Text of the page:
This was an excellent conference, which covered a range of topics, with a different theme for each day: Cultural Tourism, European Projects and Information Technology in Tourism.  In my talk, I used images of diverse cultural expressions in the region to explore how cultural tourism can be developed using non-traditional forms of culture.  My main message was that cultural experiences can be surprising and exciting, and that tourism development in the region can use cultural experiences to attract and satisfy tourists.   You can view my presentation below:

I enjoyed my second visit to Serbia – the city of Novi Sad is beautiful and Serbian hospitality is (always) excellent.  It is hard to imagine a similar working in the UK; we don’t have the culture of student-based academic events like they do in the Balkans.  This is a shame, as events like these showcase the talents and energy of the next generation of tourism and events professionals and give participants amazing opportunities for networking.  The next event is being held from 23-15 November 2016 and I would encourage UK-based tourism students to attend to develop their careers and make new contacts in a region where tourism development is really taking off.

A visit to Belgrade

Last week, Dr Samantha Chaperon and I, from the University of Greenwich, presented at the Belgrade Tourism Conference 2015, which was being held alongside the Belgrade Tourism Fair.  We were invited to speak by Serbia4Youth, an amazing organisation who are working to present Serbia as a destination for young people from across Europe and beyond.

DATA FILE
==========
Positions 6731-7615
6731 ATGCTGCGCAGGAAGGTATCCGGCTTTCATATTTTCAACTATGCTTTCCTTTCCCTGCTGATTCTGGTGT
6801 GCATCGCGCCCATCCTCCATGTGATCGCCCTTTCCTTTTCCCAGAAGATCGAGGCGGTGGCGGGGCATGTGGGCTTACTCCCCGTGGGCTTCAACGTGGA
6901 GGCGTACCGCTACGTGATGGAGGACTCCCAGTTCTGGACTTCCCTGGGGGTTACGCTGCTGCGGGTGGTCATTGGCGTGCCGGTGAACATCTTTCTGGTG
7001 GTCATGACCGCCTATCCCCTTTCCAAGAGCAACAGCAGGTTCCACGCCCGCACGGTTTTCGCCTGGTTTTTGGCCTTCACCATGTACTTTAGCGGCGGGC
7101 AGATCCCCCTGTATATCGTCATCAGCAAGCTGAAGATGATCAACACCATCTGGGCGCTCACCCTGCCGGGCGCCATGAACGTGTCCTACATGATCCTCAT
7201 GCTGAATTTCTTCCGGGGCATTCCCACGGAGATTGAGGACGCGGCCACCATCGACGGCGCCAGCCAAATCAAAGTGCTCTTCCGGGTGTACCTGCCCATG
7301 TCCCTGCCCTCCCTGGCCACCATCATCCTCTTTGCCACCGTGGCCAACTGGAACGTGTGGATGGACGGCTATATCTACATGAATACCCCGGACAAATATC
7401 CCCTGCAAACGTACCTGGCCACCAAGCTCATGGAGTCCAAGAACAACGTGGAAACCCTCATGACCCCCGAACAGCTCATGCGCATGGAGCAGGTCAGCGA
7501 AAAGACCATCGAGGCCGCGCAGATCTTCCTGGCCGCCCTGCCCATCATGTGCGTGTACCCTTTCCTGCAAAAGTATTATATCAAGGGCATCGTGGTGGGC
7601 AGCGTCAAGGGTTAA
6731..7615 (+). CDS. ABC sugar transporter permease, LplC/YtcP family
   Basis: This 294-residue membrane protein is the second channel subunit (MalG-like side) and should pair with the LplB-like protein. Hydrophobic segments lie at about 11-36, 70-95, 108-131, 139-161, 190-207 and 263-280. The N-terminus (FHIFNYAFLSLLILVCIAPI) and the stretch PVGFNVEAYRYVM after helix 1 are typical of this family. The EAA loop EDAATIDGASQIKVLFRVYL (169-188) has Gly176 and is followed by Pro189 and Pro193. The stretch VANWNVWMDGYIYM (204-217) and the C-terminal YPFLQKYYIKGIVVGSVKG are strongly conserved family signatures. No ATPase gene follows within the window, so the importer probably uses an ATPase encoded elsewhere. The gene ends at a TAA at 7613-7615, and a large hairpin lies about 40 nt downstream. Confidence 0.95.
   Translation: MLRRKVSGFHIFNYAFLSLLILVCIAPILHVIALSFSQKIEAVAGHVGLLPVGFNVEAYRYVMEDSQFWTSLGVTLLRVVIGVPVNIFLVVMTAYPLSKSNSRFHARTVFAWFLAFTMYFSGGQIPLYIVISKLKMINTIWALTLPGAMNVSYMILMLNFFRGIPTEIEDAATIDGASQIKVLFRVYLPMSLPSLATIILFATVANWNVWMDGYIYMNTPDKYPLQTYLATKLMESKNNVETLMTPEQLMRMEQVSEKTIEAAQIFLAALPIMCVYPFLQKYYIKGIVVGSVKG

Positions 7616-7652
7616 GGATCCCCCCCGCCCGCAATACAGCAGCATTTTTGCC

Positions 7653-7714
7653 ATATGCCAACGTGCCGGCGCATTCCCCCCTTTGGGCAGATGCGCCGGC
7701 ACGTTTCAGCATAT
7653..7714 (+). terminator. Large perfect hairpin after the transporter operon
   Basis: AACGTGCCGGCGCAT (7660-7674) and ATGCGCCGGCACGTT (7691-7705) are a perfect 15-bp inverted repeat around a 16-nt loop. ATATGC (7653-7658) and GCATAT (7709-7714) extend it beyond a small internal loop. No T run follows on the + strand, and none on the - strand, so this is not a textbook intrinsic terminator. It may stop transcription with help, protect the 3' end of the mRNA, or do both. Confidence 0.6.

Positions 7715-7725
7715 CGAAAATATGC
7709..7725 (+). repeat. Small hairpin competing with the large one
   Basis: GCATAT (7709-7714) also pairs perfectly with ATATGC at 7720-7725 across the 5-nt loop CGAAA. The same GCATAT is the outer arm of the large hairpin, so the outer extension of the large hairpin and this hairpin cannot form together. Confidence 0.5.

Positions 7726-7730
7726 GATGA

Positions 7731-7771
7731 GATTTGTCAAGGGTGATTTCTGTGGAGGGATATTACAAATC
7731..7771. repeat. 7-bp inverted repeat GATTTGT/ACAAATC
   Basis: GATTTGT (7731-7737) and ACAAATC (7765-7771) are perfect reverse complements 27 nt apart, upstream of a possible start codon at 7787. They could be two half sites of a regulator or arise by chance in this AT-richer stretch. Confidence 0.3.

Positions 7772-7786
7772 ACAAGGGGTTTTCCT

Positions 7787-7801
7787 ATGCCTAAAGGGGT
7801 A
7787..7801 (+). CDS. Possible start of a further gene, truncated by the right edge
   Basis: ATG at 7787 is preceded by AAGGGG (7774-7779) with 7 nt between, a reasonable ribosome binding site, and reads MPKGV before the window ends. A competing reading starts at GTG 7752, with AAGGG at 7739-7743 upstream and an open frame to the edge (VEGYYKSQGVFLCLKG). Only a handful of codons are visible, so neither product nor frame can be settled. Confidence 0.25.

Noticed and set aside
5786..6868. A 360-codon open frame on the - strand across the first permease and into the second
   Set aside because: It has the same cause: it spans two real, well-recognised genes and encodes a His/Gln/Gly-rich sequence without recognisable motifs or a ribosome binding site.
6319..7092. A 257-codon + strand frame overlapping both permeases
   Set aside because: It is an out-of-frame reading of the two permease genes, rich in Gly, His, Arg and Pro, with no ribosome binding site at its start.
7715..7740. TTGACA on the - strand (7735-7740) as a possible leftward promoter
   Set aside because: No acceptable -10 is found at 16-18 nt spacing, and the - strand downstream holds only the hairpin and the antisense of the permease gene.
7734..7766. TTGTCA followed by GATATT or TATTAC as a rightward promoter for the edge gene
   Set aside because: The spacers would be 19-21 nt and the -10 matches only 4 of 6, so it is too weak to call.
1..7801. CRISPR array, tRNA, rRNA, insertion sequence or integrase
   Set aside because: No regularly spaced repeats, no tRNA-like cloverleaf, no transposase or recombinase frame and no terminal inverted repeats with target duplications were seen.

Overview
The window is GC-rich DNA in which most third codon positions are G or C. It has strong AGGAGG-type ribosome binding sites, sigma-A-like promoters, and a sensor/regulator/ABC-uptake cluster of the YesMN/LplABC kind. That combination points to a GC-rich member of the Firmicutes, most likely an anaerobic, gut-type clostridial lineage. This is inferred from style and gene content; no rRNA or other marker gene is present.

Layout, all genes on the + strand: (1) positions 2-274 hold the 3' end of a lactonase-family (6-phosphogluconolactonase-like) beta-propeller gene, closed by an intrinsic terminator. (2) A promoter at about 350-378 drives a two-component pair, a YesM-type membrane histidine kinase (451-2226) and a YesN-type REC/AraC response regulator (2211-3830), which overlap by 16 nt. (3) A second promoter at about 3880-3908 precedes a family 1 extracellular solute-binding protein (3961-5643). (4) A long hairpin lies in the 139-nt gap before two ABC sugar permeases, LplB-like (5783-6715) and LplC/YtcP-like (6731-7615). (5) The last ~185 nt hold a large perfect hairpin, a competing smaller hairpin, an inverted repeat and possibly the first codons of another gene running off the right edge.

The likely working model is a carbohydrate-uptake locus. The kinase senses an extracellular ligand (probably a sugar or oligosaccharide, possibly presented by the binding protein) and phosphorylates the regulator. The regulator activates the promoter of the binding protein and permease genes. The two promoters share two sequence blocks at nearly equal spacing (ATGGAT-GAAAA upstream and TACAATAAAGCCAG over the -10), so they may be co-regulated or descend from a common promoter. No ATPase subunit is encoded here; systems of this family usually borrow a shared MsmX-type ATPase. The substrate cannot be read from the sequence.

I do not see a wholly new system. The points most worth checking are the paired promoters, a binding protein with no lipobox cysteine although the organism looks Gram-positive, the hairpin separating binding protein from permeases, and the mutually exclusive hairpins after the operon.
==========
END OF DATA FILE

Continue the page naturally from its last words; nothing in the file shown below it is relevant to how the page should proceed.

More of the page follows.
Serbia4Youth brought together a group of academics for an event that was opened by Gordana Plamanec, the Managing Director of the National Tourism Organisation of Serbia.  As well as Samantha and I, delegates heard from Rob Davidson (MICE Knowledge) and Dr Melanie Smith (Budapest Business School), Miha Lesjak (University of Primorska, Slovenia) and Milan Stojkovic (Tourism Management Consultant).

panel discussion
Rob Davidson, Melanie Smith, Samantha Chaperon and I

The conference was one of the most interesting tourism events that I’ve been involved in for a long time – a chance to hear from academics in a region that is often under-represented in academic circles and to listen to the views of young people from the region about how they see the future of tourism and their own careers. I learnt about the extent and significance of spa and health tourism in south-eastern Europe and the innovative marketing of the European Basketball Championships in Solvenia in 2013, as well as the factors affecting tourism entrepreneurship in the region.  You can view our presentations below:

Dr Samantha Chaperon: Tourist Destination Image – Young People’s Perceptions of Serbia

James Kennell: Cultural Tourism and Urban Regeneration in Europe – Lessons for Serbia

As well as a great conference, our hosts showed us some of the traditional culture of Serbia and took us to some of their other events for young people in the city.  Belgrade has so much to offer young people as a destination, not least its nightlife!  We tried to keep up, but eventually gave in and saved our energy for sightseeing…